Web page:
Swap Robotics entered our orbit last year, when the firm was a finalist for our Battlefield competition at Disrupt 2022. In a world full of robot mowers, the startup grabbed the judges’ attention with a modular design that allows for the titular quick swapping of batteries and functionality with attachments for things like snowplowing.
The firm also made waves with a far more specialized focus than most. Rather than going after every commercial or home lawn, Swap has focused its efforts exclusively on solar farms — a growing market, to be sure.
“The solar market is a beachhead market for us,” founder and CEO Tim Lichti tells TechCrunch. “Starting with solar vegetation cutting solves a massive problem for customers, since cutting the grass and vegetation is the biggest ongoing expense once utility-scale solar installations are built. Large solar sites are fenced off from the public, and that allows our 100% electric robots to safely run 24/7 and maximize acreage cut per month. The global market for solar cuts is expected to reach tens of billions of dollars annually by the 2030s.”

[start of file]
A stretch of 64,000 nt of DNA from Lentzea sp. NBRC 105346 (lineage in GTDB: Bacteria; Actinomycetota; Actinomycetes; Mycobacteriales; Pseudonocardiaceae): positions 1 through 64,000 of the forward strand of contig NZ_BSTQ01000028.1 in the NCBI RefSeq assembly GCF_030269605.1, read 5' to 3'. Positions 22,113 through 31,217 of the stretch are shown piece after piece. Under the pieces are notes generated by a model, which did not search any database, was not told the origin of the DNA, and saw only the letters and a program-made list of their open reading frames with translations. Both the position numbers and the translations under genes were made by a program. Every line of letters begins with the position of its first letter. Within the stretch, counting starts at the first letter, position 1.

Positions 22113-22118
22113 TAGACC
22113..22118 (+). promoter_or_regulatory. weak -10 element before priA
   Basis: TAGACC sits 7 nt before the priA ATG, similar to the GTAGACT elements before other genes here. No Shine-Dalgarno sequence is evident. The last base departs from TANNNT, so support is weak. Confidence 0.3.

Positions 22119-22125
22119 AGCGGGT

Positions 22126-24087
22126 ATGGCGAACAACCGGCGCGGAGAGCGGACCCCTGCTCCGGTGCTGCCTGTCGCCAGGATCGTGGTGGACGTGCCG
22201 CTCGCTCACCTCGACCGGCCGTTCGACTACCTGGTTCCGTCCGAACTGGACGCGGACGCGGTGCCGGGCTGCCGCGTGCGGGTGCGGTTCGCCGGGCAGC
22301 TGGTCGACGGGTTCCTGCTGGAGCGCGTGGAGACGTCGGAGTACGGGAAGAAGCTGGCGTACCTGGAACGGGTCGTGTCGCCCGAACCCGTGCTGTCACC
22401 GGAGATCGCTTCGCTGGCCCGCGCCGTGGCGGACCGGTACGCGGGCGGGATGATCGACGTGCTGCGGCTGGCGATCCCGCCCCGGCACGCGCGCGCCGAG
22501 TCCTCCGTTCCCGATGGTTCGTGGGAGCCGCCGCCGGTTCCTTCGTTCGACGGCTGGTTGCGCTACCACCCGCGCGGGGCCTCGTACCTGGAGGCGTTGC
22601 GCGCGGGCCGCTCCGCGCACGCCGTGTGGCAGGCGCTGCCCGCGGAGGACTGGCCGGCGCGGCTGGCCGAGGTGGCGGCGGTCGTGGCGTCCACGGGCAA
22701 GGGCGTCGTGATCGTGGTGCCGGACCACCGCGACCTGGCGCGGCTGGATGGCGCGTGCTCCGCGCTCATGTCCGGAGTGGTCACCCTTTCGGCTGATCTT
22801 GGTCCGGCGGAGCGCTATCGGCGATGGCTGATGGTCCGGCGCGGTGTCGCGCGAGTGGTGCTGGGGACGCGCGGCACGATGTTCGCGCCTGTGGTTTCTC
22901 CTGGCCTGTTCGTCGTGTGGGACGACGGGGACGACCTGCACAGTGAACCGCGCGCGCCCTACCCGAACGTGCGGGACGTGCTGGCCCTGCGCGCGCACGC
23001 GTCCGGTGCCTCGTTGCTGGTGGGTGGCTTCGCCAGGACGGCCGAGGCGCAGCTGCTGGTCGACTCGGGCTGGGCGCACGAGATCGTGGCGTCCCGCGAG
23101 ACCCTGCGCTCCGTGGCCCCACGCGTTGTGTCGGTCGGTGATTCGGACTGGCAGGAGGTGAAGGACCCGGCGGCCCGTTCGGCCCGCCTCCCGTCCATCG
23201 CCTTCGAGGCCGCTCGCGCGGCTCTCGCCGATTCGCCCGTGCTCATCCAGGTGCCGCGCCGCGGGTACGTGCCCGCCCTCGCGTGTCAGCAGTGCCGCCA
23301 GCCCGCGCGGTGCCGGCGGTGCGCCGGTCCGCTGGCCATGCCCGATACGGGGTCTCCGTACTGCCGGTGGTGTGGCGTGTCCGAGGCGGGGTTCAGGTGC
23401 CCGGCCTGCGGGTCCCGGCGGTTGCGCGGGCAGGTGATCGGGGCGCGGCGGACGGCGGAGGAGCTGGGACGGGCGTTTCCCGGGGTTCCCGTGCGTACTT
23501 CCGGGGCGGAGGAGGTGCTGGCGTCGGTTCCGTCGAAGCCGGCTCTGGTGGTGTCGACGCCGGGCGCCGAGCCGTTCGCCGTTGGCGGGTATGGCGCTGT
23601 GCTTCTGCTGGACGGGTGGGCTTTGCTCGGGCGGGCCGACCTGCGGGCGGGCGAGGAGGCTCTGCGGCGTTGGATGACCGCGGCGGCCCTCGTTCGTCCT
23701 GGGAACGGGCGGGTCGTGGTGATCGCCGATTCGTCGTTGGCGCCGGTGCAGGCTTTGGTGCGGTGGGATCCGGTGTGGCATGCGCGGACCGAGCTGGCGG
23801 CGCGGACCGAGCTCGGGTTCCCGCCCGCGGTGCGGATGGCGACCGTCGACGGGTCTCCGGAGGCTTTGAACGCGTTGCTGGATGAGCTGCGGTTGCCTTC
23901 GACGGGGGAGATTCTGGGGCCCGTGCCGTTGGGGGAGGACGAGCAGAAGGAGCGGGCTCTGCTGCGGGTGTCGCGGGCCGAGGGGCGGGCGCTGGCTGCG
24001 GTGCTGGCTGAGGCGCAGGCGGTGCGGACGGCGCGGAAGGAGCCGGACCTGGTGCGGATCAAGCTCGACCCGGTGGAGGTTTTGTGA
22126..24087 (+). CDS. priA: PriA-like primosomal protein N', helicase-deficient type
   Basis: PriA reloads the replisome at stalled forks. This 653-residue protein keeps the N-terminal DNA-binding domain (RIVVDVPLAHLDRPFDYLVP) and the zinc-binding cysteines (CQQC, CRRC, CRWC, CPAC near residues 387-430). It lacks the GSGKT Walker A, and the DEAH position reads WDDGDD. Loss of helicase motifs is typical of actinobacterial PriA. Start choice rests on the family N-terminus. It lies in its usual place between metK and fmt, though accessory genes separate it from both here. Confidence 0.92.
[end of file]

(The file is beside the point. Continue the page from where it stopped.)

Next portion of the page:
While the company failed to walk away with the top prize, it has grabbed bankable investor interest. Today it’s announced a $7 million seed round, led by SOLV Energy, a California-based solar provider. The round also features backing from SOSV’s HAX division.
It’s a difficult fundraising environment, to be certain, but Lichti says the current excitement around sustainability efforts was enough to counteract those headwinds when it came to raising the company’s seed.
“Raising in the current economic climate has been fairly easy for us as a climate tech–focused company,” he adds. “We have the tailwinds of the IRA, an industry-leading product and an experienced team of 40 people. We’re currently in talks with several of the 50 largest solar asset owners for additional investment.”
The company has already begun deploying its systems to select farms in the southern U.S., with plans to expand to other parts of the country in 2023. An international expansion is expected to begin next year. For now, the solar market alone is a large focus for the company’s growth, particularly in the wake of an ongoing labor shortage.
Swap charges through a subscription-based RaaS (robots-as-a-service) model, based on a variety of factors, including frequency and terrain. Lichti says the company has already lined up $9 million in contracts for the next three years.
Swap’s robotic mowers score $7M in seed funding by Brian Heater originally published on TechCrunch